Canadians have known about K’naan — the Somalia-born, Toronto-based rapper — since his fantastic debut in 2006. But, it was this year that the rest of the world finally discovered Keinan Abdi Warsame. That’s thanks to his incredible sophomore record Troubador — which blends hip-hop, rock, R&B and everything else. It’s filled with catchy hooks, but it’s the subject matter on songs like Fatima, about a girl he knew in Africa, that makes this a memorable effort.

Graham Rockingham

This list should probably include albums like The Fame Monster by Lady Gaga (even if her tracks sound like ABBA retreads, it’s about time somebody injected shock back into pop) and Blueprint 3
by Jay-Z (Empire State of mind is classy stuff, Yankees fan or not).
But it won’t. There’s always enough worthy Canadian music to promote
without having to venture south or overseas. So this list is entirely

1 – The Arkells, Jackson Square (Dine Alone)
album was actually released late in 2008, but few paid attention until
this year when the singles Oh the Boss is Coming and The Ballad of Hugo
Chavez made the rock airwaves. This is an extraordinary debut album by
the Hamilton-based band that merges catchy, high-energy hooks with
intelligent lyrics. Tracks like Champagne Socialist and John Lennon in
67 leave the Arkells a cut above everyone else right now. And a year of
steady touring has forged a fiery live act that will win over any

2. Alexisonfire, Old Crows/Young Cardinals (Dine Alone)
had already demonstrated strong instrumental chops and a strong sense
of lyrical purpose. All it needed was to tone down the screamo vocals
and delve into their rock roots. They did all this and more on their
fourth album. It all comes together on tracks like The Northern, where
the band incorporates the gospel standard Roll Jordan Roll into the
chorus, and Emerald Street, where George Pettit shows a journalist’s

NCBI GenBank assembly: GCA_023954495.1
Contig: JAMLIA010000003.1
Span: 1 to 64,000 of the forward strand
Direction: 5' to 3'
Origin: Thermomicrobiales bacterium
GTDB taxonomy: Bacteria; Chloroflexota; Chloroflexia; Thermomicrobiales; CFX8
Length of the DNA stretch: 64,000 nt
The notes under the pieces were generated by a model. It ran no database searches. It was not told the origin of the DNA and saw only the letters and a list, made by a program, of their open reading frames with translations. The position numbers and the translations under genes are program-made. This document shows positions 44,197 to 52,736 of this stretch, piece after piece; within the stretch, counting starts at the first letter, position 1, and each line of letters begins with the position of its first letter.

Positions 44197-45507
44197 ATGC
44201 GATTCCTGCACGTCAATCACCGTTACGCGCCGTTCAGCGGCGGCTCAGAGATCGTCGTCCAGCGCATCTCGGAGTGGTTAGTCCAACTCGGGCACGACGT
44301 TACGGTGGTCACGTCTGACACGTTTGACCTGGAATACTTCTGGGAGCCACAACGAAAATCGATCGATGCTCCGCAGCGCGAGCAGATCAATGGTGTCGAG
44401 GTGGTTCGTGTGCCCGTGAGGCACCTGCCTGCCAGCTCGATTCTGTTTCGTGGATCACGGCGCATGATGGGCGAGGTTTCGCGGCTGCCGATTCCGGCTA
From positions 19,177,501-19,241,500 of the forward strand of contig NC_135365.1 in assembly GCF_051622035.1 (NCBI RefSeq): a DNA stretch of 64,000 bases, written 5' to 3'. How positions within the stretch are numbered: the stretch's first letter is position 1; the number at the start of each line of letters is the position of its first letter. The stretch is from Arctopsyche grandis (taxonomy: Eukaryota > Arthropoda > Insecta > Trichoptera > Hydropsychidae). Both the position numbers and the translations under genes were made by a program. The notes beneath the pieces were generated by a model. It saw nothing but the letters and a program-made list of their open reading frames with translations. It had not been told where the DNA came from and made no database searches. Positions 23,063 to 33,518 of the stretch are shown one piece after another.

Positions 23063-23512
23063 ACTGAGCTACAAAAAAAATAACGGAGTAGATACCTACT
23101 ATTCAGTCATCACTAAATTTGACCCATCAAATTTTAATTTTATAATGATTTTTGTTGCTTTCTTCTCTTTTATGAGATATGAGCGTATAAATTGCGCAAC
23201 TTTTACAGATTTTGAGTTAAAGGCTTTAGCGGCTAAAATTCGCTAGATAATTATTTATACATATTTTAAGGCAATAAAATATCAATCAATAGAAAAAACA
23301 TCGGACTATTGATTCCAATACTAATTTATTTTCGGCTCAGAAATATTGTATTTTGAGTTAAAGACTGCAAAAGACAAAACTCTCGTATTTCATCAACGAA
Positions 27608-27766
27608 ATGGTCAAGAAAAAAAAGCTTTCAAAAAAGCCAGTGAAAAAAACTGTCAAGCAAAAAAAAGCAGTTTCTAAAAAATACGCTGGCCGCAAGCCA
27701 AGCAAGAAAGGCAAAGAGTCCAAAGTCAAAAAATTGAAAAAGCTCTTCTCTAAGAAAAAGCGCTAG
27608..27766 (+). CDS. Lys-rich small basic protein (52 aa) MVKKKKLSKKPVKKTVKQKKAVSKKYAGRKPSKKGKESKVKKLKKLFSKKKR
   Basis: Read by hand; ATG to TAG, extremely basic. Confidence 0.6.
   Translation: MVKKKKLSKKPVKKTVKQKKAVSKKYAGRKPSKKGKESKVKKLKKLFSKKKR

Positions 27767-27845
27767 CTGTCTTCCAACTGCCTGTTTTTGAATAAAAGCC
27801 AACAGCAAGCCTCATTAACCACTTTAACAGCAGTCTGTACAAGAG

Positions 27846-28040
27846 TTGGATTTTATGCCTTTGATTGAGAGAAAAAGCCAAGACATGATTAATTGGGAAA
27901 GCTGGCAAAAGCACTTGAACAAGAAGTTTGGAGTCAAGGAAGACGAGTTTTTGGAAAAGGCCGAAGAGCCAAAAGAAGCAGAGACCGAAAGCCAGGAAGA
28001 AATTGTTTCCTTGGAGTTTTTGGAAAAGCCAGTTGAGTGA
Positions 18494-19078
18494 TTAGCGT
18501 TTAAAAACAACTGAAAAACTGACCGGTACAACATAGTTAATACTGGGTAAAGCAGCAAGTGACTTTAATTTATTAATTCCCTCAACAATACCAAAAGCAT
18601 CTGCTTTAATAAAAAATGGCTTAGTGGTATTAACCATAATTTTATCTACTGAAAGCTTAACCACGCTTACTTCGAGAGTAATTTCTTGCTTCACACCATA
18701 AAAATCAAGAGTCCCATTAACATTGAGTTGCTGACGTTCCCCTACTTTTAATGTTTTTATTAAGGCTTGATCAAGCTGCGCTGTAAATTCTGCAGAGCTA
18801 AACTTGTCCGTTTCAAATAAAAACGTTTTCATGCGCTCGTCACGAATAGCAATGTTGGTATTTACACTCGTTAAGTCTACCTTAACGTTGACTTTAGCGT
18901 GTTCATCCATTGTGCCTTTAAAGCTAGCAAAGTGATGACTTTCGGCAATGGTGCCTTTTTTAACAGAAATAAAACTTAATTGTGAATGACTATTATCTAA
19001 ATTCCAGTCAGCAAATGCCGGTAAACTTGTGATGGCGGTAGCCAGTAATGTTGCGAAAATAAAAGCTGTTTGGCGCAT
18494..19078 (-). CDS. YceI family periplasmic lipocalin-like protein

eye for composition.

3. LeE HARVeY OsMOND, Quiet Evil (Latent)
collective effort with representation from the Cowboy Junkies, the
Skydiggers and Junkhouse that sprang from a Michael Timmins project to
musically chronicle the assassination of JFK. The group accomplishes
the task in brilliant form in the track Parkland, named after the
Dallas hospital where the president was pronounced dead. Frontman Tom
Wilson describes this deeply dark, sometimes frightening, music as
“acid folk.” It fits.

4. Metric, Fantasies (Metric Music)
album would make the list simply for asking “would you rather be The
Beatles or the Rolling Stones?” But there are 10 solid tracks on this
album, including Help I’m Alive, and Emily Haines’ songwriting keeps
getting stronger. It’s difficult to understand how this album didn’t
win the Polaris Prize. Metric, it seems, has become too popular for the
indie-addled judges.

5. Tragically Hip, We are the Same (Universal)
should never take this band for granted. After more than 20 years of
recording the truest form of Canadian rock in existence, the Hip pulls
together one of their most ambitious projects to date. And all of the
tracks fit in comfortably with the rest of the band’s incredible